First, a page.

Awk : Variables and Functions

15 / Jun / 2014 by gaurav.dixit 0 comments

Awk as we all know is an interpreted programming language which is used for text processing and editing, manipulating some data in an easy and time saving way. We will go through the context of Awk in a series of two parts and see its power.

Now, lets dive into the Awk world.

Pattern matching and printing:

We generally use following syntax of Awk as a command,
awk ‘/search pattern1/ { Actions 1} /search pattern 2/ { Action 2 } filename

for example:
awk ‘/$2~aws/ { print $0 } employee.txt

Here, if second column in the file is department of employees then output will contain records of all employees whose department is ‘aws’.

Syntax as programming language:

awk
‘BEGIN { Actions}
{ACTION} # Action for every line
END { Actions }’ filename

Example:
awk ‘BEGIN {print “Name\t Department\t Salary”;}
> {print $1,”\t”,$2,”\t”,$3;}
> END{print “***end of file***”;
> }’ employee.txt

Note :
-Columns are represented as $1,$2,$3,etc and $0 represents whole record.
-Awk reads the input file’s one line at a time.
-Either search pattern or action are optional, But not both.
-Empty braces with out any action does nothing. It wont perform default printing operation.

Awk built-In variables:

Awk comes with eight built-in variables that are widely used in scripts.

-FS : Input field separator variable.
-OFS : Output Field Separator Variable.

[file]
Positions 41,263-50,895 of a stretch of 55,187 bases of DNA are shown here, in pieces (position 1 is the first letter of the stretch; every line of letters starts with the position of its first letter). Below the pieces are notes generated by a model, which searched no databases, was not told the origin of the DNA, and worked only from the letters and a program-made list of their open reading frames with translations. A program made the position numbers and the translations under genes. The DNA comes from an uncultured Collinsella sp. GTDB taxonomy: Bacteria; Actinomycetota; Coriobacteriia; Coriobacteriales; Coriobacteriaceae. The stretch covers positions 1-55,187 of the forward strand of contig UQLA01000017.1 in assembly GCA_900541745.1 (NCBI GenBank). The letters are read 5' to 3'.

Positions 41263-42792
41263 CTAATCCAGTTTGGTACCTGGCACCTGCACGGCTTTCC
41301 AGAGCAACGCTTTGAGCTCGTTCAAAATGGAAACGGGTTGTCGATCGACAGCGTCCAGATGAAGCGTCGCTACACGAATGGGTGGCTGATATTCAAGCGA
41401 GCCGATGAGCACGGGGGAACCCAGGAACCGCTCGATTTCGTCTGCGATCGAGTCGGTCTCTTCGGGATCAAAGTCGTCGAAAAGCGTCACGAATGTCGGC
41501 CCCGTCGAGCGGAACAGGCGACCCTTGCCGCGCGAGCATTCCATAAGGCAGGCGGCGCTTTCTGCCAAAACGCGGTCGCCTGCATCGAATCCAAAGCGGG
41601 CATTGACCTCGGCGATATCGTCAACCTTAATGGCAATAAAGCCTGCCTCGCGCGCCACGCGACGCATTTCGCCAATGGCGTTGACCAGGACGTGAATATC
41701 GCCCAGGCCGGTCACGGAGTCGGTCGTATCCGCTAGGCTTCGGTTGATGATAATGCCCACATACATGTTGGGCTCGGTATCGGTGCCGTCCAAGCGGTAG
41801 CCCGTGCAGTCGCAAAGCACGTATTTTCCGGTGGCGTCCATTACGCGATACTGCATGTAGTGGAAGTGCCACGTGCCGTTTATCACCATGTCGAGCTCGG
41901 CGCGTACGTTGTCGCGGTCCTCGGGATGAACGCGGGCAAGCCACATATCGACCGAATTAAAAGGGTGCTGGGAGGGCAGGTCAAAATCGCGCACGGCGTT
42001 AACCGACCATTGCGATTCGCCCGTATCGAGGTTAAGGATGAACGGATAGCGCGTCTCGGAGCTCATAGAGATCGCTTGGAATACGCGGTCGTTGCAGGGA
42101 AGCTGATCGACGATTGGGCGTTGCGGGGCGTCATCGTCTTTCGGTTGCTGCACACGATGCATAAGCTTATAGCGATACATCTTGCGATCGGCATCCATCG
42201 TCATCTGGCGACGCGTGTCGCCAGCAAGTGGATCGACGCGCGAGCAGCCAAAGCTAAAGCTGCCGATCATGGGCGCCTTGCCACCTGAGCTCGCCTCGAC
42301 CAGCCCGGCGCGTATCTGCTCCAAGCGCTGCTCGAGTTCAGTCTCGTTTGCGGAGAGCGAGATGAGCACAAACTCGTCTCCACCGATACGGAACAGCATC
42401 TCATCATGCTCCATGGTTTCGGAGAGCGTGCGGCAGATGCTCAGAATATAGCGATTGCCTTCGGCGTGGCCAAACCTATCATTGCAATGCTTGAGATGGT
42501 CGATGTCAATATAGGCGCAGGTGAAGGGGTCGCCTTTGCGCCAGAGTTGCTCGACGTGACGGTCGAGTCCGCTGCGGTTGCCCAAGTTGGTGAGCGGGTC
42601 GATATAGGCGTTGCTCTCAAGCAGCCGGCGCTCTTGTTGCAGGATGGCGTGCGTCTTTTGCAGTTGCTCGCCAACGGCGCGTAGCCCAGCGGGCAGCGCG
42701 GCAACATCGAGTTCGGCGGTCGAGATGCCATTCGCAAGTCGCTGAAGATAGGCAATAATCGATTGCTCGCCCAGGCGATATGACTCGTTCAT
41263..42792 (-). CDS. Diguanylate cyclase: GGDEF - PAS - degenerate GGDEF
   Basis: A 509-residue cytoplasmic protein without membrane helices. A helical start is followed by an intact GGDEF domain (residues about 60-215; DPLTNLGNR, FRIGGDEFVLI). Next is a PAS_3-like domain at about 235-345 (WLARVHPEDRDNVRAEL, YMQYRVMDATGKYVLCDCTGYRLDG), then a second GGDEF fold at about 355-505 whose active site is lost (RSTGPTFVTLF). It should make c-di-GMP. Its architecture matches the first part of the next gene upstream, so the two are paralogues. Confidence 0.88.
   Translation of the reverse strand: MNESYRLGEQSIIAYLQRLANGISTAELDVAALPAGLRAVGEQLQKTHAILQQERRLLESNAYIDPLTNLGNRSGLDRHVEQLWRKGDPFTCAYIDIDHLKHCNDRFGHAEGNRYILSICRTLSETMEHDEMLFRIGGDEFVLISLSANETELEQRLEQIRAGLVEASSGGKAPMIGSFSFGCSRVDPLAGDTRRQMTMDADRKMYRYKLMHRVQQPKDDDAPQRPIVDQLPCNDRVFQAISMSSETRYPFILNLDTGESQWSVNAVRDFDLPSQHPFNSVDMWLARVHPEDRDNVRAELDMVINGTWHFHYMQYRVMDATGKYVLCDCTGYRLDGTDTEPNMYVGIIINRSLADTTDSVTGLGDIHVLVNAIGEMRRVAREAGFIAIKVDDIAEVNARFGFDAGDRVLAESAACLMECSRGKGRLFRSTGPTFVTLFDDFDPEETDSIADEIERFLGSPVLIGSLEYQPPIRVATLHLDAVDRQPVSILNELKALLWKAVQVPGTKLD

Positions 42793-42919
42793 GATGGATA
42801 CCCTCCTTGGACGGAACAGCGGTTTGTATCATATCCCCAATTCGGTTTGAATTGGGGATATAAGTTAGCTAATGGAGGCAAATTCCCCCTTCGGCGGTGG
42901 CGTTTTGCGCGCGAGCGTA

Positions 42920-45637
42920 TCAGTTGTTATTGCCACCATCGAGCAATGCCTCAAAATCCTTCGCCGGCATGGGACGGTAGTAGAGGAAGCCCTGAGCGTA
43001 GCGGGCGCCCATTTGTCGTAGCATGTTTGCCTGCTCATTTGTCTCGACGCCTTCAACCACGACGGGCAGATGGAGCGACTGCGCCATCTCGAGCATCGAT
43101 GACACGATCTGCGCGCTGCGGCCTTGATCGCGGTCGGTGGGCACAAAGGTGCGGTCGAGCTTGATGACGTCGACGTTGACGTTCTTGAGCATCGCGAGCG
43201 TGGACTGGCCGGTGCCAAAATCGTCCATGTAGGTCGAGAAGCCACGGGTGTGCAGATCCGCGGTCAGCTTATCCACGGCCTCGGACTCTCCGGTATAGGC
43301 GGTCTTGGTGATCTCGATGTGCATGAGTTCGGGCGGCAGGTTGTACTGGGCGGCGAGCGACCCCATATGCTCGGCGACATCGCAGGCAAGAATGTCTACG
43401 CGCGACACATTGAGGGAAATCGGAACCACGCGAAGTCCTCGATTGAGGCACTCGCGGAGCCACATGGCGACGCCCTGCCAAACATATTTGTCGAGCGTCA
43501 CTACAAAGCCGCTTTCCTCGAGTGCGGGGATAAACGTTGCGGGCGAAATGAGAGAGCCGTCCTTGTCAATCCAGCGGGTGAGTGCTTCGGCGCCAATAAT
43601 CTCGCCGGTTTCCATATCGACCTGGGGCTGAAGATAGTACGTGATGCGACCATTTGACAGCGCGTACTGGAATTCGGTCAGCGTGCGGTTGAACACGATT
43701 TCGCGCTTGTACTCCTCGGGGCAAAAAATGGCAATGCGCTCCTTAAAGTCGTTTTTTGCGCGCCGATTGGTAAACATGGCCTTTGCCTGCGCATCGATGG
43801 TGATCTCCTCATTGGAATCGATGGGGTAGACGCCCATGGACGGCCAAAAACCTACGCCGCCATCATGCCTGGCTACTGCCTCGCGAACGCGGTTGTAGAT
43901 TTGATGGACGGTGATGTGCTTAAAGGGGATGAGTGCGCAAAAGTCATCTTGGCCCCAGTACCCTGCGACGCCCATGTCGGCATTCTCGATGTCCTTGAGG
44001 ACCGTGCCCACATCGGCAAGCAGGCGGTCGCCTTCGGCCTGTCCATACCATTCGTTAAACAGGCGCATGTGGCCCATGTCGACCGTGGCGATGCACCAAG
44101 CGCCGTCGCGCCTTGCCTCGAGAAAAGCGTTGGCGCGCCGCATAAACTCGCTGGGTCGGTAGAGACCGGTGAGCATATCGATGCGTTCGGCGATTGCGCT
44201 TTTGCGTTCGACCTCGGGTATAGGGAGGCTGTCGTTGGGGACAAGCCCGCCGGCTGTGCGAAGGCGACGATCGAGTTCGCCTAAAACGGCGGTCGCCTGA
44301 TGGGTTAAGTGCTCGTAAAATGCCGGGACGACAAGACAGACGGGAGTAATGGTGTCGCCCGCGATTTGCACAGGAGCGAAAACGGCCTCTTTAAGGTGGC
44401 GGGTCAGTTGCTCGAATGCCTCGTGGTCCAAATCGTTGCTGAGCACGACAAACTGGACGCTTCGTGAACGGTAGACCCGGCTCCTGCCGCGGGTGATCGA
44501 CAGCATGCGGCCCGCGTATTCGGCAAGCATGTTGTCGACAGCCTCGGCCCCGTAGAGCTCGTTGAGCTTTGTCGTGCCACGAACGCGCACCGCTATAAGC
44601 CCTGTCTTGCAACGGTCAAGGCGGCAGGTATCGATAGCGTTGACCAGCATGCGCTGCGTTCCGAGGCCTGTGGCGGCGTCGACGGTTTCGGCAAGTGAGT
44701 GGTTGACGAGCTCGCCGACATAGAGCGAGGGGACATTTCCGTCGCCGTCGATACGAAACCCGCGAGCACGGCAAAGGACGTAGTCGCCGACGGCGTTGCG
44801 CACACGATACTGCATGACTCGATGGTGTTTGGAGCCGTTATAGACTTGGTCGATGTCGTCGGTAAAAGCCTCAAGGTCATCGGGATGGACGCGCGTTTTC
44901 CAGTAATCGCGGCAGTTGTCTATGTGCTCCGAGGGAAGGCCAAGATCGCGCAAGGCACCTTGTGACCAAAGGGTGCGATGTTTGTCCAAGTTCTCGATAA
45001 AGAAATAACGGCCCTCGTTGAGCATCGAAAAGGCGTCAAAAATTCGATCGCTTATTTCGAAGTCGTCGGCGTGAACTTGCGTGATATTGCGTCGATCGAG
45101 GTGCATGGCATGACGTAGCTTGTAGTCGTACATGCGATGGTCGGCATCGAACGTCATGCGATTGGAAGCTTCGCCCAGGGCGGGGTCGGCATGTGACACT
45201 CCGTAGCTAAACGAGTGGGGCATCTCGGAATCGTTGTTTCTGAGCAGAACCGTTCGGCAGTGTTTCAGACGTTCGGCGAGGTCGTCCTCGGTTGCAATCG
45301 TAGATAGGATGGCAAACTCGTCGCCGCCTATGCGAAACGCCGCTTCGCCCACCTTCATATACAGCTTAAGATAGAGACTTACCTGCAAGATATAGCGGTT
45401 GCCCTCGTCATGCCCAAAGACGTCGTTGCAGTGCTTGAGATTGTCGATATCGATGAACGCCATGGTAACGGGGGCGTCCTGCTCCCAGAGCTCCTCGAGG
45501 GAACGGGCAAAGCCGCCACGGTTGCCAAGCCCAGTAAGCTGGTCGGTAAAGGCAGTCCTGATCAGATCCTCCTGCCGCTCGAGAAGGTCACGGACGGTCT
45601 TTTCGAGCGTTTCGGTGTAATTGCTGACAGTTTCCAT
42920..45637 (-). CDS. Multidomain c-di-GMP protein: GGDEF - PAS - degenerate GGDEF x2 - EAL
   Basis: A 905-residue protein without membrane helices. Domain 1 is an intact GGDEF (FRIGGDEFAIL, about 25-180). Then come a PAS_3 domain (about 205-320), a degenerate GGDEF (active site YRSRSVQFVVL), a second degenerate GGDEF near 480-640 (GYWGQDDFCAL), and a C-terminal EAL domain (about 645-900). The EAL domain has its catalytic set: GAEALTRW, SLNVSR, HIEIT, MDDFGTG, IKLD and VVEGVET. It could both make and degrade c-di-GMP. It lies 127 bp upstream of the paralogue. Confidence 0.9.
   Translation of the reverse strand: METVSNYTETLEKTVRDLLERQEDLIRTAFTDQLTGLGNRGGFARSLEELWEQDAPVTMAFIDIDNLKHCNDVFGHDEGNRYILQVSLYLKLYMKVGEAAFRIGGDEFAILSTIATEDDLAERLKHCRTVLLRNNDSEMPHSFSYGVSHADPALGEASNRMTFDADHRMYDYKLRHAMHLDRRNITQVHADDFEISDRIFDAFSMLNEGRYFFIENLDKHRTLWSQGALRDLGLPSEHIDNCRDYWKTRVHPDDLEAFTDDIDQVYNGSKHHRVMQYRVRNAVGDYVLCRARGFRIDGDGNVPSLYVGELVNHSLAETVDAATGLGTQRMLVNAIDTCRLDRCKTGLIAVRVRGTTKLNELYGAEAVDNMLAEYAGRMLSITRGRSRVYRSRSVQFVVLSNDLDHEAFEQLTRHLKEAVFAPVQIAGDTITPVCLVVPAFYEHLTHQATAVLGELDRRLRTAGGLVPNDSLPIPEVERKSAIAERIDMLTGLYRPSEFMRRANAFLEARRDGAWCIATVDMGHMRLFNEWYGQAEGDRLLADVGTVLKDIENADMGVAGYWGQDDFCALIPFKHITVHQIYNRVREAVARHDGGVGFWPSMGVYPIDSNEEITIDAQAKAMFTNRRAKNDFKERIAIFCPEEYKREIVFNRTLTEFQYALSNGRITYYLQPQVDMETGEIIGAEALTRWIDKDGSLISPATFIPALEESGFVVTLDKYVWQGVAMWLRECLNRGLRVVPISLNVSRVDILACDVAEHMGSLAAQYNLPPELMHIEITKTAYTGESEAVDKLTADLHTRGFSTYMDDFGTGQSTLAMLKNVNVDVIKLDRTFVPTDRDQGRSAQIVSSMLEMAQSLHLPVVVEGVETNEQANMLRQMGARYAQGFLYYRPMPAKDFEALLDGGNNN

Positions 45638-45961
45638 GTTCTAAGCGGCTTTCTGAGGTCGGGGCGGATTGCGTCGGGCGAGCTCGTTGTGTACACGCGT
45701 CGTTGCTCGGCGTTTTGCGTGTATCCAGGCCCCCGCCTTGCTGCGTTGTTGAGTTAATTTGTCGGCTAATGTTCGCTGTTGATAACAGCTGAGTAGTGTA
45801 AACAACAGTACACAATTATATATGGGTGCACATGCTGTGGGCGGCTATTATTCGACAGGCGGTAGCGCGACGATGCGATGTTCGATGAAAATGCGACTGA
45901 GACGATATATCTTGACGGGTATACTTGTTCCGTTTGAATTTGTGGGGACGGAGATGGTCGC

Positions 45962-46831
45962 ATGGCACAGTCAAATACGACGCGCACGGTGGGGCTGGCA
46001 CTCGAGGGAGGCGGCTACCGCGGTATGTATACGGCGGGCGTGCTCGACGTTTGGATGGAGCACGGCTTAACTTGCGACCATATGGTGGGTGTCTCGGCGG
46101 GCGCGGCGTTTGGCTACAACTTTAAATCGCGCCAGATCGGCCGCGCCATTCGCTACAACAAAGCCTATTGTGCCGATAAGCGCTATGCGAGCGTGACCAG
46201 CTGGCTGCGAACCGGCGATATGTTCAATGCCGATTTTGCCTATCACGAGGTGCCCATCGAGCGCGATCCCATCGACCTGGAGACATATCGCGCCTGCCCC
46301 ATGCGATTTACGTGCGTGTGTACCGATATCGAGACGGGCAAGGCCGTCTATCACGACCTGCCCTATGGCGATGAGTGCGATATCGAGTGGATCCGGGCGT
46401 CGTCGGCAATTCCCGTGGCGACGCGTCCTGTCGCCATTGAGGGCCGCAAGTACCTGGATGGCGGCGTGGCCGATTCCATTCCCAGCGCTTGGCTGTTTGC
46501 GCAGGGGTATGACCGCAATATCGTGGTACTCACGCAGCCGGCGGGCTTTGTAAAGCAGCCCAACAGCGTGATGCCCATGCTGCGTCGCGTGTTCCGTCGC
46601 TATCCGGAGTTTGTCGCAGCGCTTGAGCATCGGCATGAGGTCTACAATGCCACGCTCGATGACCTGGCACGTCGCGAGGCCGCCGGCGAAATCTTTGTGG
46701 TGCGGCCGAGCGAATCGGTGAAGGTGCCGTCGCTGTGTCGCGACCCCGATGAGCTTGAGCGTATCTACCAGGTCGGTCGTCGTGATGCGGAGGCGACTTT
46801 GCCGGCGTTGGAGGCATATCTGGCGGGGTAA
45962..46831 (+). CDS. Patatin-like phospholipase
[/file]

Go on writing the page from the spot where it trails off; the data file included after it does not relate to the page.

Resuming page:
-RS : Record Separator variable.
-ORS : Output Record Separator Variable.
-NR : Number of Records Variable.
-NF : Number of Fields in a record.
-FILENAME : Name of the current input file.
-FNR : Number of Records relative to the current input file.

Lets understand the use of all these variables with an example :

We know that /etc/passwd file contains users’ information in a specific format where each field is record is separated by a newline (\n) and each field is separated by a colon (:). Created a similar file (here named passwd1) . In my example, passwd1 contains 8 records with 7 fields each.

$ cat /etc/passwd1/

awk1

Now just create a file that will contain awk code. I named it ‘awk_variables.awk’.

$ vim awk_variables.awk

awk2

As we can see in the file, ORS is ā€œ\n\nā€ and OFS is ā€œ=ā€. Hence , each record must be separated by two newline spaces and each field must be separated by ‘=’ symbol in output.
NF must output the value 7 , FILENAME must output ‘passwd1′

we can now execute the code as :

$ awk -f awk_variables.awk passwd1

awk3

Now, lets move further into awk programming world.

There are nine built-in function that are provided by awk and are sometimes very useful.

They are :

-int(n) : truncates the float value and outputs only integer part of n .
-log(n) : outputs logarithmic value of n.
-sqrt(n) : outputs square root of given value n.
-exp(n) : gives the exponential value of n i.e. en.
-sin(n) : gives the sine value of n.
-cos(n) : gives the cos value of n.
-atan2(m,n) : function gives you the arc-tangent of m/n in radians.
-rand() : generates random number between 0 to 1.
-srand(n) : generates random number starting from n. If no argument is passed, it uses time of the day.

We will see more of awk loop structures and arrays in next part of this series. Stay tuned!!

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